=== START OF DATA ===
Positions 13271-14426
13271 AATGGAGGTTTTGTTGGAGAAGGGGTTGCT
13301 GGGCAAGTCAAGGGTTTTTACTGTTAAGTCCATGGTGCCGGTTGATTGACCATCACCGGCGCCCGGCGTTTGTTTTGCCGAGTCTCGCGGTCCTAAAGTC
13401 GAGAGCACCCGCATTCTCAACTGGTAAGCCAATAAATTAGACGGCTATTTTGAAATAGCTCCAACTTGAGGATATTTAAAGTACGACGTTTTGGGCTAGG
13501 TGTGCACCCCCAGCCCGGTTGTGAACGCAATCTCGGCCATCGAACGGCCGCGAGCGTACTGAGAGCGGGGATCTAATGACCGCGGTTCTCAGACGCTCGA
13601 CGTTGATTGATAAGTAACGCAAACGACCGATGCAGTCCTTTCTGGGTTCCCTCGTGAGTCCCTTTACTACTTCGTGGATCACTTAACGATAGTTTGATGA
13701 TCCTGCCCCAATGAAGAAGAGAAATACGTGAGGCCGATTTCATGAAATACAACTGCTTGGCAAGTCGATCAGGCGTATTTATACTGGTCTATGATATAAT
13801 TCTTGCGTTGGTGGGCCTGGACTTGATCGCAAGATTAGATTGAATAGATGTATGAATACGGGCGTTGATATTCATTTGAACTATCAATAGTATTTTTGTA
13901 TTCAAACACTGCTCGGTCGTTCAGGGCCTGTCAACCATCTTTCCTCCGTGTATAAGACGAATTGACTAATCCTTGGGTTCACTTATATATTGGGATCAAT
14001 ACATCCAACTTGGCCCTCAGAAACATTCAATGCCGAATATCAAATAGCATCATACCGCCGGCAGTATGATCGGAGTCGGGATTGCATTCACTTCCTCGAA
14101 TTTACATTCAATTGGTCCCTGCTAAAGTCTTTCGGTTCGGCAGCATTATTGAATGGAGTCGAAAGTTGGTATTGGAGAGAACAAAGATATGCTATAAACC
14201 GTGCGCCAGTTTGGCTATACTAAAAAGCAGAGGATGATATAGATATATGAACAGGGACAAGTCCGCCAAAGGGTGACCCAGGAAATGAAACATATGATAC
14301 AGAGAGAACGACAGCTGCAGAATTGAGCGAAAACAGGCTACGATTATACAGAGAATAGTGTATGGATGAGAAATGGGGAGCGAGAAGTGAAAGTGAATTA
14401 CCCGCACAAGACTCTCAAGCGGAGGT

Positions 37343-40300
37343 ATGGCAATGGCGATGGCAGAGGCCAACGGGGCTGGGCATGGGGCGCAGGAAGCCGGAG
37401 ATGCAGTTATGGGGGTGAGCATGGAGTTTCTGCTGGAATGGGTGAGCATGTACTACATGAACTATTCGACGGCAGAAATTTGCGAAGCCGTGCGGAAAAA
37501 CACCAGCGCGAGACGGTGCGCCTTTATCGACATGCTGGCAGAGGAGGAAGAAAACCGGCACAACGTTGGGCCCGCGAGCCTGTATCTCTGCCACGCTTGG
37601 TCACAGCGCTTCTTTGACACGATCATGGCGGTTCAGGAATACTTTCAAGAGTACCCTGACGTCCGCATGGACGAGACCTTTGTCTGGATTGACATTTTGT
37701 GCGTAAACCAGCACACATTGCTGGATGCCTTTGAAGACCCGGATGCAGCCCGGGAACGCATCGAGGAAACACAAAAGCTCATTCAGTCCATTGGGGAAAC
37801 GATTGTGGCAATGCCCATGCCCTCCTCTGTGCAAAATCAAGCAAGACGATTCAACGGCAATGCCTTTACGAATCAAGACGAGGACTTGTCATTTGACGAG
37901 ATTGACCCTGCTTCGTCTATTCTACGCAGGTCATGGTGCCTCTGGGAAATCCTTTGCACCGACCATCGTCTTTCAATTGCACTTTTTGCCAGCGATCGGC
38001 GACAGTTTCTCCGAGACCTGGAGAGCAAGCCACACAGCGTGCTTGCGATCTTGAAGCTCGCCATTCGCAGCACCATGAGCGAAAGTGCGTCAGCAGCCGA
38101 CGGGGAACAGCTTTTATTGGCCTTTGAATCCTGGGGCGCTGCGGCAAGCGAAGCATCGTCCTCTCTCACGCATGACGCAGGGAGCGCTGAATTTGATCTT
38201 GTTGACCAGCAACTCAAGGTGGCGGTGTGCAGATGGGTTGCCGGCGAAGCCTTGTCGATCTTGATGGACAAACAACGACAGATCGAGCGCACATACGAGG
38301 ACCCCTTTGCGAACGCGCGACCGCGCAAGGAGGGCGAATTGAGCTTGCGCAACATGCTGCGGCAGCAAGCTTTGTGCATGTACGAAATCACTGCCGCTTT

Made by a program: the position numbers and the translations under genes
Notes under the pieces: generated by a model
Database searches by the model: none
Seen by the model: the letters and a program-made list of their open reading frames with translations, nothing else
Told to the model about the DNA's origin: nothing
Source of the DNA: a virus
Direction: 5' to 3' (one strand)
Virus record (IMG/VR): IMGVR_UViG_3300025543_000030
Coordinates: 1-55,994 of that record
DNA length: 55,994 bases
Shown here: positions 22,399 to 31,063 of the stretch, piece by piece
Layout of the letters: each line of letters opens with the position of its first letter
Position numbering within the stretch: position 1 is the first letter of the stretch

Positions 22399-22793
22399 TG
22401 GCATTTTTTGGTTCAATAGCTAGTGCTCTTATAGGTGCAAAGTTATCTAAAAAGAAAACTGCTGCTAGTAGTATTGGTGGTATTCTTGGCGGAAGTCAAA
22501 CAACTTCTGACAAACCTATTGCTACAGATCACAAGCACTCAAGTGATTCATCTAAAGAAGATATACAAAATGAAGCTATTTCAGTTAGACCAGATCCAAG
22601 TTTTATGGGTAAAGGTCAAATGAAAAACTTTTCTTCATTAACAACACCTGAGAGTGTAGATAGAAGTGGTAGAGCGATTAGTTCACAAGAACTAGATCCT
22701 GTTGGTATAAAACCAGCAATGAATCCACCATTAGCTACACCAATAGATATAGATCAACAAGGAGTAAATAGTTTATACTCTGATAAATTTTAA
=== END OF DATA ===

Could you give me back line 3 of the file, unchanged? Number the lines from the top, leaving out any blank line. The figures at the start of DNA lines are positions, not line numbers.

13301 GGGCAAGTCAAGGGTTTTTACTGTTAAGTCCATGGTGCCGGTTGATTGACCATCACCGGCGCCCGGCGTTTGTTTTGCCGAGTCTCGCGGTCCTAAAGTC